As fiscal reality worsens with each economic forecast, boards and unions face the challenge of “living within our means.”
Here’s our reality: Rising expectations from state and federal mandates to improve achievement for all students, the growing needs of a more diverse student population, potential double-digit benefit cost increases -- and the worst budget shortfall in Oregon’s history to pay for it all.
Employees face the prospect of sharing more of their health care increases through out-of-pocket costs, plus a smaller paycheck from fewer work days this year -- and no salary increase next year. And yet boards must balance the public’s expectation of meeting their priorities with fewer dollars.
The following are some budget-cutting strategies used in the past by districts throughout Oregon.
In times like this, boards must consider the entire operation of their districts at the bargaining table now, not just salaries and benefits. For example, many boards are not just looking at salary freezes but at sharing staff with other districts, delaying maintenance or subcontracting services. Strategies include:
- Examine the level of administrative expenditures -- the percent cited by the National School Boards Association is four to five percent of your budget.
- Change grade combinations -- e.g., “primary grade” classrooms.
Reduction or elimination of extra curricular programs -- districts often seek outside foundations or groups to help fund these programs.
- Closing some schools in the district -- solid, two-way communication and parent/community engagement is especially critical in this strategy.
- Delay of maintenance or building replacements -- commonly done in early stages of budget reduction.
- Subcontracting district operations -- custodial, transportation, food service are common areas to “outsource” but follow the rules set by your union contract.
- Crafting “cost neutral” salary and benefit increases -- which may mean an actual salary and benefit freeze.
Other cost-cutting ideas include sharing staff between districts, reallocating staff among schools, and district mergers.
A clear, open decision-making process is essential. Boards can build community confidence by emphasizing the priority of putting kids first, and being explicit about how and why decisions will impact the classroom.
More about the most critical issues at the bargaining table:
Salary and benefits
Just to maintain status quo on compensation packages, districts may need to look at savings to make up the difference.
Certain costs will be increasing. The cost-of-living, or CPI -- often used as the basis for salary increases -- increased by an average of 3.9 to 4.1 percent in 2008 depending on which CPI figure you look at. Insurance premiums will increase next year and while most districts have some form of insurance cap, unions will push against out-of-pocket increases for employees.
A typical union position has been to reduce the number of staff and use these savings to fund small salary increases. But this is not a sustainable solution and fewer teachers may result in unacceptable class sizes.
Restructure the day
Many districts are examining the workday for efficiency. In a typical high school or middle school about one-quarter to one-third of staff are used to relieve other teachers for preparation time during the student contact day.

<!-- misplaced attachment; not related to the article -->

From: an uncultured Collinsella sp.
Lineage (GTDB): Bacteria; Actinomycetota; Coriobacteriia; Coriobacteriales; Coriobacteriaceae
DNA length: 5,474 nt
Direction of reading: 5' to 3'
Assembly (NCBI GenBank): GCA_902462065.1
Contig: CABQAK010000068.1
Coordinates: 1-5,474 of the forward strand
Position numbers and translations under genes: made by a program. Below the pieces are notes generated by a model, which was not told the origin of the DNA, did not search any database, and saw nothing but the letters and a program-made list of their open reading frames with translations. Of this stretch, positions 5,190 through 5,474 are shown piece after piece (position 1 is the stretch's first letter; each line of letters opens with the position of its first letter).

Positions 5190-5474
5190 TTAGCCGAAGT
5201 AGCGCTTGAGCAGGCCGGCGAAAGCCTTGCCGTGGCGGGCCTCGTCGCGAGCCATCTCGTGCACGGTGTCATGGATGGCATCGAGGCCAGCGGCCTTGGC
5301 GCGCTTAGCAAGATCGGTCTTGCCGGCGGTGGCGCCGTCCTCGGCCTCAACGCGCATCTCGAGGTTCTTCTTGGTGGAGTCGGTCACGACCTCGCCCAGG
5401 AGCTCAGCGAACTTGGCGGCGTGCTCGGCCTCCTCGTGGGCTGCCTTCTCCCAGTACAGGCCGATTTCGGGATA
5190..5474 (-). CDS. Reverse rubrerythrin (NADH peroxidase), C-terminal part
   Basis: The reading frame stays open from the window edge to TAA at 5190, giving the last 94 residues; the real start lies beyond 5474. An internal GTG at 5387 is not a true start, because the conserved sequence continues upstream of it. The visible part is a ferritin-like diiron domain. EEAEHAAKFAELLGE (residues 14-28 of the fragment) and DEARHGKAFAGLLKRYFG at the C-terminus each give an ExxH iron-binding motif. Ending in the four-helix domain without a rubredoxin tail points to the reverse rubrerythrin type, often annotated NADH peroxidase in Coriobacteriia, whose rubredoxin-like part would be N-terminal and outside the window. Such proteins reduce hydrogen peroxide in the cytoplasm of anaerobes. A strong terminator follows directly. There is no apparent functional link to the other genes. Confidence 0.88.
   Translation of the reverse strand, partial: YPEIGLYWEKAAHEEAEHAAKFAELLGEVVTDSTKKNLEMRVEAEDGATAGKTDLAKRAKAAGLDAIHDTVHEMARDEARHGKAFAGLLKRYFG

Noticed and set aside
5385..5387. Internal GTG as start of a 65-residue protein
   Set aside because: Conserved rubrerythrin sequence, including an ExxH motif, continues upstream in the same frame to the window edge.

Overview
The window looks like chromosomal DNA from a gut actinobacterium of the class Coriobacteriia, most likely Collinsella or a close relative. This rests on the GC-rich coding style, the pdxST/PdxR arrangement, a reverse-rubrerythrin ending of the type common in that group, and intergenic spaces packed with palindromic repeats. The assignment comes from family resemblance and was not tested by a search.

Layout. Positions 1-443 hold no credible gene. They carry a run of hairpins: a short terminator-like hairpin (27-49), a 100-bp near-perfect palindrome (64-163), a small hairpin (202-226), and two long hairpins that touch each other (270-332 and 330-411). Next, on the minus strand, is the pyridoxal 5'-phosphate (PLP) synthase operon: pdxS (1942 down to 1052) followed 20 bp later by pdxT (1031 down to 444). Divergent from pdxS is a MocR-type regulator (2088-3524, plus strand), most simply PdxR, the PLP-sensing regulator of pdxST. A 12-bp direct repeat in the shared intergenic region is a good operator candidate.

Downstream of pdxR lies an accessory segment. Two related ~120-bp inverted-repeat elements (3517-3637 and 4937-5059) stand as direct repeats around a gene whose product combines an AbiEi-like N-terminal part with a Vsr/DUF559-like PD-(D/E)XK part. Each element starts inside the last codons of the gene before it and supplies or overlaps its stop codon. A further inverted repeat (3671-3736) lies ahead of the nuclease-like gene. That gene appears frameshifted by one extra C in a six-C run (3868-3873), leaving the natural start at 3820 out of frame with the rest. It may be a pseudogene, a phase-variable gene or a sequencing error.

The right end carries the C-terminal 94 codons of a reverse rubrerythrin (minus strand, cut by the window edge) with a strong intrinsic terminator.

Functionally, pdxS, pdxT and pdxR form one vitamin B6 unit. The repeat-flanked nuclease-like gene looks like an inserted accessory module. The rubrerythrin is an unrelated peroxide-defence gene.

Districts may need to consider moving to schedules with a common prep time for teachers before or after the student contact day, which allows both an increased number of class offerings and lower class size.
New health reimbursement arrangements (HRAs) help districts control health care costs by offering a higher deductible health insurance program for a lower premium. Districts use the savings to help employees fund their higher out-of-pocket healthcare expenses.
Employees have the advantage of carrying the amount contributed to this “fund” over to future years.
These are some other approaches to controlling premiums:
- More plan choices: One funded within the district’s “cap” and a higher-cost plan where employees pay the difference.
- Consider using the Section 125 cafeteria plan to give employees more options to spend their fixed contribution.
- Examine “opt out” provisions for those covered with group health insurance elsewhere.
- Pool premiums for districts using the step rate (individual, two party, and family).
Funding and shortening the school year
A funding clause in the union contract allows boards to re-open the contract if there is not enough revenue to fund it. Clauses allowing the board to determine if the level of revenue is sufficient provide the most flexibility. Some clauses are more restrictive on when contracts can be reopened. [Examples of different language]
Shortening the year has become a heated but popular option. Here’s a good example of the language allowing this in a union contract:
- If the District closes because of a lack of funds, no member of the bargaining unit shall be entitled to any salary or fringe benefits provided in this Agreement while the District is closed.
- This Agreement does not guarantee any level of employment.
The advantage of this type of language is the number of days and their scheduling would be up to the district. An example of more specific language would be:
“In the event of a significant shortfall in projected revenues for a program, and after meeting and consulting with the Association, the District can reduce an appropriate number of work days in that program to make up the shortfall. However, no member will be reduced by more than fifteen (15) days in a normal contract year. Any greater reduction will be handled under the layoff article.”